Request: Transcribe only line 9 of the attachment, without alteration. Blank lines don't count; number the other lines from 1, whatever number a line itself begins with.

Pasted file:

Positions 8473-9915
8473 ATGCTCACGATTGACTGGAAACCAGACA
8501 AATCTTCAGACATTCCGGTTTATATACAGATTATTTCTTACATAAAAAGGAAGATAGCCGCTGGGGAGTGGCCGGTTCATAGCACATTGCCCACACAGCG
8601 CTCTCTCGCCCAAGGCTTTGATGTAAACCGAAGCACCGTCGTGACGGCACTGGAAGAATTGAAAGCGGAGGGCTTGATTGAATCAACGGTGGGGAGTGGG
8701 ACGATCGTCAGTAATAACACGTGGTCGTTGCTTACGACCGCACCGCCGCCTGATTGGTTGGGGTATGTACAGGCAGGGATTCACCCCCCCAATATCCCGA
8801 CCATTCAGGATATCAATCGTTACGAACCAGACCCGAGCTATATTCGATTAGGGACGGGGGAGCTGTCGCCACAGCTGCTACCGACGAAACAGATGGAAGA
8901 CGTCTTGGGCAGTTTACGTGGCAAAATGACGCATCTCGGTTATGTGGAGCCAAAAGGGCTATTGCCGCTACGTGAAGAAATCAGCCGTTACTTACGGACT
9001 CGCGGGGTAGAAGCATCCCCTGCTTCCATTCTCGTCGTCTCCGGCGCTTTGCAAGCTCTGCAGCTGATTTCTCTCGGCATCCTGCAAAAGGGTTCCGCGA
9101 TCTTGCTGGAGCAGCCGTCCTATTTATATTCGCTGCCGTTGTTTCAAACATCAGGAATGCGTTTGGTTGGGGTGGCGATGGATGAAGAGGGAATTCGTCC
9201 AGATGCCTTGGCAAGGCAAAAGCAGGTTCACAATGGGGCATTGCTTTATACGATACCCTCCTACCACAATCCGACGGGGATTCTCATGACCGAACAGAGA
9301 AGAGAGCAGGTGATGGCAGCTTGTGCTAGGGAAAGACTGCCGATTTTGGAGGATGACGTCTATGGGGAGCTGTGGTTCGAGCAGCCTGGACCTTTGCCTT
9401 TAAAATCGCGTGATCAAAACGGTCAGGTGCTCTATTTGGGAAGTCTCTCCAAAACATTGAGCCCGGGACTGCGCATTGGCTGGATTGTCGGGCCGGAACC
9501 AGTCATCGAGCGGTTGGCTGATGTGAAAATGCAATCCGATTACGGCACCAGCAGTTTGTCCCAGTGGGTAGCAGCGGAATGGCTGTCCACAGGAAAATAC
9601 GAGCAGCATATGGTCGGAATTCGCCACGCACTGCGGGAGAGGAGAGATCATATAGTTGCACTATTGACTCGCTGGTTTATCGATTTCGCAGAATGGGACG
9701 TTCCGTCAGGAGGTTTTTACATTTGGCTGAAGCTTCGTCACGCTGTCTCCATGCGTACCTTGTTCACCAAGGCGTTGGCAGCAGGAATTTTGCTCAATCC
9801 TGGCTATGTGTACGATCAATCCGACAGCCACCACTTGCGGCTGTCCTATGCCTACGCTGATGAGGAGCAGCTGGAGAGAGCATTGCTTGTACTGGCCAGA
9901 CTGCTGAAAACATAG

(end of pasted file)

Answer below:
9101 TCTTGCTGGAGCAGCCGTCCTATTTATATTCGCTGCCGTTGTTTCAAACATCAGGAATGCGTTTGGTTGGGGTGGCGATGGATGAAGAGGGAATTCGTCC